In my opinion this is the most important insight of meditation for people with anxiety. You are not a collection of thoughts and feelings and emotions and sensations - you are the place in which those things arise. It can take some practice to realise that these thoughts aren’t “You”, they are just thoughts. Thoughts are rarely important enough that you must respect them or listen to them.

There are a lot of good resources to explore meditation from a standpoint that is scientific rather than religious. The resource I like the most is Sam Harris’s book “Waking Up: A Guide To Spirituality Without Religion”. Sam also has a really great app with a 28 day introduction to meditation course, plus a bunch of other lessons from various schools of meditation. It’s a great app because it covers all the different forms of meditation and related philosophy, without anything voodoo. The app is kind of expensive but if you can’t afford it he gives a subscription away 100% free to anyone who requests it, no questions asked:

There’s also some books by Dan Harris (no relation to Sam Harris) which are pretty good for introductory reads, like “Meditation For Fidgety Skeptics”.

Another good resource is the meditation teacher Jack Kornfield. Although he is a Buddhist monk his teachings are very secular and useful for the non-religious practitioner of meditation. He has some great approaches towards anxiety in general, from his work on deathbeds helping people come to terms with dying. I highly recommend the 2 podcasts he’s done with Tim Ferris (they are free online). Here is the most recent:

One of the most exciting things about meditating through vertigo is when you start to realise that vertigo and anxiety are not the only things racing around in your head. Sharing space with the spinning sensations and thoughts of dying are also more mundane thoughts, like the fact your arm is itchy, that you have to respond to an email, or a curiosity about what your dog is doing. It’s good to notice them too, and realise that there is more to your existence in this moment than just being dizzy.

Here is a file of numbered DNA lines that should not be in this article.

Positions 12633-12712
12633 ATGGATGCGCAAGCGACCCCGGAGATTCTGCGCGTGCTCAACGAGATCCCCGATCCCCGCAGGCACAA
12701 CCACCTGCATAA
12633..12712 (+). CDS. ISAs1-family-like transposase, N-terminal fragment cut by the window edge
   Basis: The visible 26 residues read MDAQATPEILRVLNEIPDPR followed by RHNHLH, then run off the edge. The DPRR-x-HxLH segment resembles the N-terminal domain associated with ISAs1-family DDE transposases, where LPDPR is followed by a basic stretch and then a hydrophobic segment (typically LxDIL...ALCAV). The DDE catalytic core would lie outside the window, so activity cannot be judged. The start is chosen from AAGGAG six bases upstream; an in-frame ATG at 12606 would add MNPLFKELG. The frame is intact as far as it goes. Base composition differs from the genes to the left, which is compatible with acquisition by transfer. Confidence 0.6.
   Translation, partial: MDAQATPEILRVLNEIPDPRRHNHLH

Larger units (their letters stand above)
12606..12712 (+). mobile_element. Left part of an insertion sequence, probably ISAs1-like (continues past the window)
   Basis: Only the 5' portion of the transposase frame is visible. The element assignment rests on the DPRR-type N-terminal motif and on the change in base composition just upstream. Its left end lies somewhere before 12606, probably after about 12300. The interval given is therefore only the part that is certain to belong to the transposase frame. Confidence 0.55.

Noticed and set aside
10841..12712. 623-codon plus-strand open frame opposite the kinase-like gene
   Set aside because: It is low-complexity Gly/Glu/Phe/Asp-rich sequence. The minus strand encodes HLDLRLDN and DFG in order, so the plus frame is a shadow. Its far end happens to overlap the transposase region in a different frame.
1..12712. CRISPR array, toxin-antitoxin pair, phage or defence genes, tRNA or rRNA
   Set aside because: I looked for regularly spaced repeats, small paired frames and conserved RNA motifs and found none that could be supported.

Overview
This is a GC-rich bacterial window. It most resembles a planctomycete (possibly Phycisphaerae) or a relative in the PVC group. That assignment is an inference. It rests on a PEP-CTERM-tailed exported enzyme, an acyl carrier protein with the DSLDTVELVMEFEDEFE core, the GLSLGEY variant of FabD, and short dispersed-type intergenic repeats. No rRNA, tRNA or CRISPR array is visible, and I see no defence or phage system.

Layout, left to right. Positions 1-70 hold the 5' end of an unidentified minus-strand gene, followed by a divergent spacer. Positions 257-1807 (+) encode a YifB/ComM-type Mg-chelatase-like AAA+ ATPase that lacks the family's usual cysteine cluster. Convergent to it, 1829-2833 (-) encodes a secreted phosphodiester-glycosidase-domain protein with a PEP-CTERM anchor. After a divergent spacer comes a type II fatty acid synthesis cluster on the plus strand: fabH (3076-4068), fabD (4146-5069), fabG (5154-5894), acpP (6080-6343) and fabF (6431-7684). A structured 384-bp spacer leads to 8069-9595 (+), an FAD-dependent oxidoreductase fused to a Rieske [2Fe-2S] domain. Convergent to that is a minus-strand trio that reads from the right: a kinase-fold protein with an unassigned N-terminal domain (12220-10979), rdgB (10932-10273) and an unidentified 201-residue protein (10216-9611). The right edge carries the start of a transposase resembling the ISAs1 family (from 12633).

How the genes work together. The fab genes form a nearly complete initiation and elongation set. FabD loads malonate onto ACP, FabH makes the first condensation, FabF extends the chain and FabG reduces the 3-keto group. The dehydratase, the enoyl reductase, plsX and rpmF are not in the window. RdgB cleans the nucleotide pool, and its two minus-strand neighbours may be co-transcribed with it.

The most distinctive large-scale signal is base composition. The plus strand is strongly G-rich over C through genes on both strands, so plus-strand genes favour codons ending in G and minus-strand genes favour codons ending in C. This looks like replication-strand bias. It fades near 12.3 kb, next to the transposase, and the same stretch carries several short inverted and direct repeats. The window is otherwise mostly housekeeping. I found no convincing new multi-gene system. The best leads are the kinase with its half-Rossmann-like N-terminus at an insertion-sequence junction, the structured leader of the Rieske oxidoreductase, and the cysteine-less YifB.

This is very useful for those real-life situations. You walk up to a reception desk at the bank, and all of a sudden things are spinning around you. Just like while you are meditating, all those thoughts arise with the vertigo. Your arms are sweaty, you have an urge to run, there’s a rising fear you might freak out and embarrass yourself.

So you thank the thoughts for arising - after all their intention is just to keep you safe. They would be helpful if you were in front of a tiger, but right now you are in a bank.

Then you notice the thoughts that are also in your head, the useful thoughts. The thoughts about what you need to say to the receptionist, the thoughts about what change you need to make to your bank account. You let the anxious thoughts stay where they are, and you engage on purpose with the useful thoughts which are helping you achieve the goals of your day.

You will probably leave the bank not having had the best time, but you got the things done you needed to, and nothing bad happened. At the end of the day that’s ok, that’s all you needed out of the situation. The reason you started meditating was not to turn you into a tranquil monk, but rather to develop healthy coping mechanisms to use in your day to day life.

Happy to answer any questions. I’m not an expert in the field of mindfulness, just someone who successfully integrated meditation as a better solution for coping with vertigo than anxiety medication.

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Nathan, you are my spiritual vestibular guru. thanks a lot for taking the time to type this out. I promise i am going to try this.

Interesting nugget that you sometimes meditate with eyes open.

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Awesome, within the space in which you can have the most mental growth.

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This is great Nathan, thank you so much. I’m going to try these out too. I have such belief in meditation and yet have really struggled to engage with it. I’m currently trying to introduce sustainable wellbeing practices into my life, and have a strong feeling meditation has got to be one of them.

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indeed inspiring point.